Johnston Canyon Banff Canada

Photograph ©2017 by Brian Cohen.

To avoid the crowds, you are advised to visit Johnston Canyon either very early in the morning or during the evening.

Johnston Canyon Banff Canada

Photograph ©2017 by Brian Cohen.

Although unlikely, ensure that the trails within Johnston Canyon are open — especially after a powerful storm adverse affected the region last week, according to this article written by Dave Whitfield for Rocky Mountain Outlook.

Johnston Canyon Banff Canada

Photograph ©2017 by Brian Cohen.

Johnston Canyon is reminiscent of a natural paradise — especially when the crowds are few and far between.

Johnston Canyon Banff Canada

Photograph ©2017 by Brian Cohen.

Summary

At least one future article will feature photographs of the lower falls and upper falls of Johnston Canyon.

Please stay tuned…

All photographs ©2017 by Brian Cohen.

8 thoughts on “Johnston Canyon: An Introduction”

  1. Preet says:

    Looking forward to reading more- we are taking a similar trip over the busy 4th of July weekend and hoping to gain some tips.
    Thank you

    1. Brian Cohen says:

      Wow — I better get moving on some more trip reports for you, Preet.

      Where specifically are you visiting so that I know on which reviews to concentrate for you? Please let me know.

  2. Preet says:

    Thank you Brian.
    We havent made a firm plan for the sights to see but I think I will add Johnston Canyon after reading your reviews. Plan on stopping at lake louise, Peyto Lake, Morraine Lake, Icefields Parkway at the very least. We only have 3 full days- so your reviews might help us figure out what to do and what to skip.

    1. Brian Cohen says:

      I probably will not be able to get all of the articles out in time, Preet; so here are my recommendations:

      1. Day 1 — Johnston Canyon, Silverton Falls
      2. Day 2 — Lake Louise, Moraine Lake and Peyto Lake, which is 36 minutes from Lake Louise off of Icefields Parkway. Return towards Banff to drive to viewpoint on Mount Norquay for views of Banff and the valley before dinner. If you want to see Bow Glacier, you can take one of the lakes and move it to day 1.
      3. Day 3 — Icefields Parkway: Mistaya Canyon; Columbia Icefield to walk on Athabasca Glacier and then the Glacier Skywalk — purchase your tickets at least 48 hours in advance to get lower prices for tickets; Tangle Creek Falls; Goats and Glaciers viewpoint.

      Icefields Parkway takes three hours to drive each way without stops; so I would not recommend going all the way to Jasper. I would go as far as the Goats and Glaciers viewpoint.

      Keep in mind that the sun rises before 6:00 in the morning and does not completely set until after 11:00 at night this time of year there; so if you do not mind very full days with little sleep, you can definitely do everything which I recommended.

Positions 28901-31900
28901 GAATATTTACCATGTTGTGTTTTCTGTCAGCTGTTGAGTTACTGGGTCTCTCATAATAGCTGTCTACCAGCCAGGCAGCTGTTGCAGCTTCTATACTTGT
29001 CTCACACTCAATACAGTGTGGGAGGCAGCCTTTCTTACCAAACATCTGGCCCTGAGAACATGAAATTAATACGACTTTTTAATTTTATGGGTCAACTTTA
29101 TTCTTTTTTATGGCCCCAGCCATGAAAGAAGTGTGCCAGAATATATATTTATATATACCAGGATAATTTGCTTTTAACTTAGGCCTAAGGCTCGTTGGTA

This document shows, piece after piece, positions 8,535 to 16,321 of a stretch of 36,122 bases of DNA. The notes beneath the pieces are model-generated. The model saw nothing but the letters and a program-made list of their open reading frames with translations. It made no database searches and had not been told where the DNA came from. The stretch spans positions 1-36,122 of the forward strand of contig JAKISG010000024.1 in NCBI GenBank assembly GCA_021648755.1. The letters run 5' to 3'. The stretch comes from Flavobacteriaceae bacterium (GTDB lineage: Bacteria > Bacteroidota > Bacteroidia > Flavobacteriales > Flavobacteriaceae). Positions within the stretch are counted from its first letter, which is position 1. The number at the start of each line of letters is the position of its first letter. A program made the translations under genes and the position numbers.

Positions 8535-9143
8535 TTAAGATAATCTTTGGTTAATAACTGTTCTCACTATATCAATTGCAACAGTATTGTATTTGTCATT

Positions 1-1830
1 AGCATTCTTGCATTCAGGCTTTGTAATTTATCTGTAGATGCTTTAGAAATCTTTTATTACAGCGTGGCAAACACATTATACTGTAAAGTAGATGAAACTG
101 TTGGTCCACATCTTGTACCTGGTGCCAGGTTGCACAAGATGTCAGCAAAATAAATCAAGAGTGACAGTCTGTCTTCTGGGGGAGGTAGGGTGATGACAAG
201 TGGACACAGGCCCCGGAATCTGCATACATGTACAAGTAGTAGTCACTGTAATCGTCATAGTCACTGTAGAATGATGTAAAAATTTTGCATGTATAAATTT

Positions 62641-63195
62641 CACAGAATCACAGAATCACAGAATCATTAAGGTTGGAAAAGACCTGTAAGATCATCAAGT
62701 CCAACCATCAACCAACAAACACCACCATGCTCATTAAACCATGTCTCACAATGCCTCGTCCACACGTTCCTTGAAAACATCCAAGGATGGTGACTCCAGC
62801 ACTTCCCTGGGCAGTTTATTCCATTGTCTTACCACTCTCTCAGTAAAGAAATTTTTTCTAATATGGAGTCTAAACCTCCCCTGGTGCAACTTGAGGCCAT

Aside from the Columbia Icefield, everything else is free of charge.

      I hope this helps. If you have any questions, please ask…

  3. Preet says:

    Thank you so much- that looks like a good itinerary for the 3 days we are there.

    1. Brian Cohen says:

      You are welcome, Preet.

      One factor may be traffic and crowds, which could slow you down — but my recommendations for both Lake Louise and Moraine Lake include both walking around half of each lake to the other end as well as hiking a short hike up to a lookout for each lake for incredible views. You should be able to easily do that regardless of how crowded the lakes could get.

      Hopefully you will not be required to park in the overflow parking lot for Lake Louise. It is located off of Trans-Canada Highway 1 several miles from the lake; and school buses shuttle people back and forth. That could slow you down.

      Peyto Lake is primarily one which you can view from an observation area with a spectacular view of its glacier. The hike is perhaps ten minutes from the parking lot.

      If you are not impeded by traffic, lack of parking spaces and crowds, there are other waterfalls and views along the way which you can take a few minutes to enjoy.

      Speaking of enjoy — enjoy your trip; and I will try to get some more articles out for you…

      1. Preet says:

        Ok – that would be great . Also we plan to stay 2 nights in Lake Louise itself.Do you think that would help a bit with driving to Icefields?

        1. Brian Cohen says:

          Yes, Preet, as there are few lodging options between Lake Louise and Jasper; so staying at Lake Louise is as close to the ideal option as possible.